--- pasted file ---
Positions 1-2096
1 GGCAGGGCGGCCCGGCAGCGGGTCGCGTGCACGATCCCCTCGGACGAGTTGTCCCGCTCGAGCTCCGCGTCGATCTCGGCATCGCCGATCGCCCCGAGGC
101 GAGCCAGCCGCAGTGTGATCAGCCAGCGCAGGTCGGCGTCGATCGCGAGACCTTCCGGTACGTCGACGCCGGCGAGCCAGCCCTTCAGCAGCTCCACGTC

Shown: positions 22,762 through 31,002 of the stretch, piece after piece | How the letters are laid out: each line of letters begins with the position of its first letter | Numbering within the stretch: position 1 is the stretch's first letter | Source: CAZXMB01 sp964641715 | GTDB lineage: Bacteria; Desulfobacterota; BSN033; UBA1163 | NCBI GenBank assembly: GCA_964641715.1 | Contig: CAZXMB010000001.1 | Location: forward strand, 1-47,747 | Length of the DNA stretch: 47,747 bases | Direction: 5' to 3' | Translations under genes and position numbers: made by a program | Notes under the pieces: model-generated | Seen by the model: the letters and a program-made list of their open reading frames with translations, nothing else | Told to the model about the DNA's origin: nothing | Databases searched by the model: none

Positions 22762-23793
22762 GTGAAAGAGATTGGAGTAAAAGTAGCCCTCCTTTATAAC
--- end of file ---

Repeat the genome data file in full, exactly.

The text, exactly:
Positions 1-2096
1 GGCAGGGCGGCCCGGCAGCGGGTCGCGTGCACGATCCCCTCGGACGAGTTGTCCCGCTCGAGCTCCGCGTCGATCTCGGCATCGCCGATCGCCCCGAGGC
101 GAGCCAGCCGCAGTGTGATCAGCCAGCGCAGGTCGGCGTCGATCGCGAGACCTTCCGGTACGTCGACGCCGGCGAGCCAGCCCTTCAGCAGCTCCACGTC

Shown: positions 22,762 through 31,002 of the stretch, piece after piece | How the letters are laid out: each line of letters begins with the position of its first letter | Numbering within the stretch: position 1 is the stretch's first letter | Source: CAZXMB01 sp964641715 | GTDB lineage: Bacteria; Desulfobacterota; BSN033; UBA1163 | NCBI GenBank assembly: GCA_964641715.1 | Contig: CAZXMB010000001.1 | Location: forward strand, 1-47,747 | Length of the DNA stretch: 47,747 bases | Direction: 5' to 3' | Translations under genes and position numbers: made by a program | Notes under the pieces: model-generated | Seen by the model: the letters and a program-made list of their open reading frames with translations, nothing else | Told to the model about the DNA's origin: nothing | Databases searched by the model: none

Positions 22762-23793
22762 GTGAAAGAGATTGGAGTAAAAGTAGCCCTCCTTTATAAC